The ruling, issued last week in the case of Milton H. Greene Archives v. Marilyn Monroe LLC, turned on the question of where Monroe was domiciled at the time of her death in 1962: New York or California. California has a law that transfers rights of publicity posthumously to a decedent’s heirs; New York does not.

The appeals court affirmed a lower court decision that said Monroe was a New York resident because her heirs had insisted upon that for 40 years in order to avoid paying California taxes. The courts said the heirs cannot now claim Monroe was a California resident in order to take financial advantage of California’s posthumous right of publicity laws.

The case began in 2005. In 2007, a federal district court in California ruled that no right of publicity law existed in either New York or California at the time of Monroe’s death in 1962. Therefore, she couldn’t have transferred that right to her heirs through her will, regardless of what state she resided in at the time of her death. (The question of her residence wasn’t settled at the time.)

That 2007 decision freed the Milton H. Greene archives to license Monroe photographs without interference from Monroe’s heirs, who are represented by Monroe LLC.

Monroe LLC responded by prevailing upon the California state legislature to pass a posthumous right of publicity law. That law states explicitly that its intent was to abrogate (nullify) the district court’s decision.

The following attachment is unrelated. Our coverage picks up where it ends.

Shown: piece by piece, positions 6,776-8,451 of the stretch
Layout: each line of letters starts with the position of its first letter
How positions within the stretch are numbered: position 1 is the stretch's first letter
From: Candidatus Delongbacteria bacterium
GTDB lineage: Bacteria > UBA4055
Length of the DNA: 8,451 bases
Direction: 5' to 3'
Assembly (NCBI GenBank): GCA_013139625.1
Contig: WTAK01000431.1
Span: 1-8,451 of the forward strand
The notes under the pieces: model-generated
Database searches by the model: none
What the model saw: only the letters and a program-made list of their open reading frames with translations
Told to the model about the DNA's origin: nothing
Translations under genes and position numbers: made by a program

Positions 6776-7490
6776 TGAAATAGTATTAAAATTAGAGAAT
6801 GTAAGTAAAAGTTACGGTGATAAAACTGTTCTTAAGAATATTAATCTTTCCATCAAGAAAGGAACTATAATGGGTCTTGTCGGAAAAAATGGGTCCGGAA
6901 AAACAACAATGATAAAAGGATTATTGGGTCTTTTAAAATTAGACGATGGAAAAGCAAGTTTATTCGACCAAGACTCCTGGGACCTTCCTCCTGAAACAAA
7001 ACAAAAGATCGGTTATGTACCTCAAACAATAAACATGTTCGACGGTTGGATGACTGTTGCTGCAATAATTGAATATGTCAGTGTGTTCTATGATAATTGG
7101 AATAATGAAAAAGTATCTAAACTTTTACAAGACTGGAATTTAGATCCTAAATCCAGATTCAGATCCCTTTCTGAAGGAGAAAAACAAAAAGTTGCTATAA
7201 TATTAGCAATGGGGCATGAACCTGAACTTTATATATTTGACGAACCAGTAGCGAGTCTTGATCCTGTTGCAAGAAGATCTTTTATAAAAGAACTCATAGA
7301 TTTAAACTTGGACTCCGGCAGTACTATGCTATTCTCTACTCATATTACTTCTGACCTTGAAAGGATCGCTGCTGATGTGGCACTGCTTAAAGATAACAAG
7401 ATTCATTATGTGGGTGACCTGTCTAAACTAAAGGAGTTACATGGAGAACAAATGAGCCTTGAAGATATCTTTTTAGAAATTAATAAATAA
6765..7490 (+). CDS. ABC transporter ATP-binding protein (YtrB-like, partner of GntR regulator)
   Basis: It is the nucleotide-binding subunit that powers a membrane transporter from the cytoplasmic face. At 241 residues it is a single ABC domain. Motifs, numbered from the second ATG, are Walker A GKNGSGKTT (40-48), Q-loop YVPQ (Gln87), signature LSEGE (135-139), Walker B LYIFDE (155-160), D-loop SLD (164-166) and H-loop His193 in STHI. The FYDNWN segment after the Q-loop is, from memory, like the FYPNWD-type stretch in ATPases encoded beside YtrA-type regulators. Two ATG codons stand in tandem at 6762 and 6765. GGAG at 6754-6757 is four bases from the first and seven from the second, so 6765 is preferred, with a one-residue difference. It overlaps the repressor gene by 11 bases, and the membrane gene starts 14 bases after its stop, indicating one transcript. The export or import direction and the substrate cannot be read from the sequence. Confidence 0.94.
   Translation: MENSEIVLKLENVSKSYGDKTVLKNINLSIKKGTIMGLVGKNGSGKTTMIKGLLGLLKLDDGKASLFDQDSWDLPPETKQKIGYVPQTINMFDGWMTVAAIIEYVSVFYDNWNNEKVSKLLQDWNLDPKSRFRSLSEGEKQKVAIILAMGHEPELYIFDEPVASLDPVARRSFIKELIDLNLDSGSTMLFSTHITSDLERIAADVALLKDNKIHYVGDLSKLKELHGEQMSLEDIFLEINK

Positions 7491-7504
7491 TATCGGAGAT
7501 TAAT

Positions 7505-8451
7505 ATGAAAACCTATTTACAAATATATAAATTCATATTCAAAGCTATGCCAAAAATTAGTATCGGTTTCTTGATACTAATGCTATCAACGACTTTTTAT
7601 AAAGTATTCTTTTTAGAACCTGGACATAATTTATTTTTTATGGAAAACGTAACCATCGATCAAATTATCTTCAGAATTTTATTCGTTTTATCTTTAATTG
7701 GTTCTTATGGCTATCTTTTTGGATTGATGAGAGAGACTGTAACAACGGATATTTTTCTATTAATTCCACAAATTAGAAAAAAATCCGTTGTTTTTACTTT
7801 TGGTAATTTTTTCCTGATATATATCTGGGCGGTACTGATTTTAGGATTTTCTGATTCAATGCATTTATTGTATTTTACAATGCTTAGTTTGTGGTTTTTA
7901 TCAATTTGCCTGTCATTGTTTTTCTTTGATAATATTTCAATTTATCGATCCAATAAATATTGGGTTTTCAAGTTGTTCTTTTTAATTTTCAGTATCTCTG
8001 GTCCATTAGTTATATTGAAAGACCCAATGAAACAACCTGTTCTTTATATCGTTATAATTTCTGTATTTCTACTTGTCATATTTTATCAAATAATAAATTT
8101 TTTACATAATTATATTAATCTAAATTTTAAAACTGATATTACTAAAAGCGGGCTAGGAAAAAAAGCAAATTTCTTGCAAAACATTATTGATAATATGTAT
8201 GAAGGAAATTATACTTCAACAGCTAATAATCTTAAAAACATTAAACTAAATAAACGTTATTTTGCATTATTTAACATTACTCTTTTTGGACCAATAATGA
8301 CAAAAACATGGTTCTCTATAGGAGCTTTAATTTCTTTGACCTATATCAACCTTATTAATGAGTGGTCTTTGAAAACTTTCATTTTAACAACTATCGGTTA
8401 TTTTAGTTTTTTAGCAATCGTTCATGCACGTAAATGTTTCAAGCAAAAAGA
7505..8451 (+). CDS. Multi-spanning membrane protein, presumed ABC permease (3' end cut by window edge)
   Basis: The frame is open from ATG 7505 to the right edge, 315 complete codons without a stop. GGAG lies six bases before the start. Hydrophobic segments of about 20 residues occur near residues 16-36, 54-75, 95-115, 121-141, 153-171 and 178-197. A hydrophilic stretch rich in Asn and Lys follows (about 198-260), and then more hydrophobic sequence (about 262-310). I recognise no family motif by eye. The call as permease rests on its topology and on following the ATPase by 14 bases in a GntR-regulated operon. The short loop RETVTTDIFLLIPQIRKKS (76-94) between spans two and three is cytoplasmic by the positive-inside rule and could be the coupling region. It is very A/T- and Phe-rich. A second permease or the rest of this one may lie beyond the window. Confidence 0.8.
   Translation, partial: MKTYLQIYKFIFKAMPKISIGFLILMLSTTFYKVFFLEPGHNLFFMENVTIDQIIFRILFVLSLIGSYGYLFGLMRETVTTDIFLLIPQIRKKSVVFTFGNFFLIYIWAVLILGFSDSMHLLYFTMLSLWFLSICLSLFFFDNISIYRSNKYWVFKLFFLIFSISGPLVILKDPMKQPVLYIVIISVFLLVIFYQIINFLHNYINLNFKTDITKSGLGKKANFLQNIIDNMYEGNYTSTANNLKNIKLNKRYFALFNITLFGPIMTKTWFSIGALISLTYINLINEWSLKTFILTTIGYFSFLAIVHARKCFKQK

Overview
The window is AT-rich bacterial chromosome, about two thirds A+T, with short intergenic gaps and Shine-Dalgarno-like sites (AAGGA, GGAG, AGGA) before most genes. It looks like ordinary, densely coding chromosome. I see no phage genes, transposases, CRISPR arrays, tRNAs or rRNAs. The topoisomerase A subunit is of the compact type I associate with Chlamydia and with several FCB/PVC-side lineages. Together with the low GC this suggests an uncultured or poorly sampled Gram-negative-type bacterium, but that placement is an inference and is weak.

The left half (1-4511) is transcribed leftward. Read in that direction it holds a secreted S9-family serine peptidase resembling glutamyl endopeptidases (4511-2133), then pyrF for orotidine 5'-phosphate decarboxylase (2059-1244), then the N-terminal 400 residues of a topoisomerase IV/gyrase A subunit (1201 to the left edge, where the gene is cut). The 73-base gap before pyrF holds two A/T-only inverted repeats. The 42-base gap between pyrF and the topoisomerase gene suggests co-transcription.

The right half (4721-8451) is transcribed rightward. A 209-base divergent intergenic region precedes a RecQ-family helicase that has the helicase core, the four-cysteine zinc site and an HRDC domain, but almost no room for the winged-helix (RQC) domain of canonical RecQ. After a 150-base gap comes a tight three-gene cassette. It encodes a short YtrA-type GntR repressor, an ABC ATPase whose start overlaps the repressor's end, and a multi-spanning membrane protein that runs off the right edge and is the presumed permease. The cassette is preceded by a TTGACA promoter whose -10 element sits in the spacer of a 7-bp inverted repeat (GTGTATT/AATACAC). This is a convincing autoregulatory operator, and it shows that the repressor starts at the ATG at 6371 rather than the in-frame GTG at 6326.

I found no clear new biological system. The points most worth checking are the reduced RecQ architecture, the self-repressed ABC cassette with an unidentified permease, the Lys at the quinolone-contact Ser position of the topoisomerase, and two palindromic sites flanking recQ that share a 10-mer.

With that posthumous right of publicity law in hand, Monroe’s heirs then went back to the district court for reconsideration of the 2007 decision. Upon review, the district court concluded that Marilyn Monroe was domiciled in New York at the time of her death, not California, so New York  law applied in the right of publicity question.

Because New York still has no posthumous right of publicity law on the books, the court ruled that Monroe’s heirs could claim no rights of publicity. (The heirs had tried to get a posthumous right of publicity law passed in New York, as they had done in California, but the New York effort failed.)

With a lot of money at stake–sales of Monroe memorabilia reportedly generated $27 million in 2011, according to the court papers–Monroe’s heirs  appealed the district court’s second ruling to the Ninth Circuit court of appeals.

In a forceful decision, the appeals court upheld the district court’s finding on Monroe’s residence at the time of her death.

“Monroe LLC’s new litigation position that Monroe died domiciled in California, asserted to obtain the benefit of California’s posthumous right of publicity statute, is inconsistent with the preceding forty years of representations on behalf of the estate that Monroe died domiciled in New York,” the appeals court wrote in its decision.

The court continued, “The estate succeeded in persuading numerous judicial and quasi-judicial bodies to accept that Monroe died a domiciliary of New York.

“Judicial and quasi-judicial officers repeatedly accepted and relied upon the estate’s representations about Monroe’s New York domicile.

“The district court concluded that permitting Monroe LLC to assert that Monroe died a domiciliary of California in this litigation would unfairly allow it to obtain a ‘second advantage.’ We agree.”

A district court in New York reached a similar decision in favor of the Shaw Family Archives, which also licenses Monroe images. An appeal of that decision has been pending the outcome of the Ninth Circuit decision.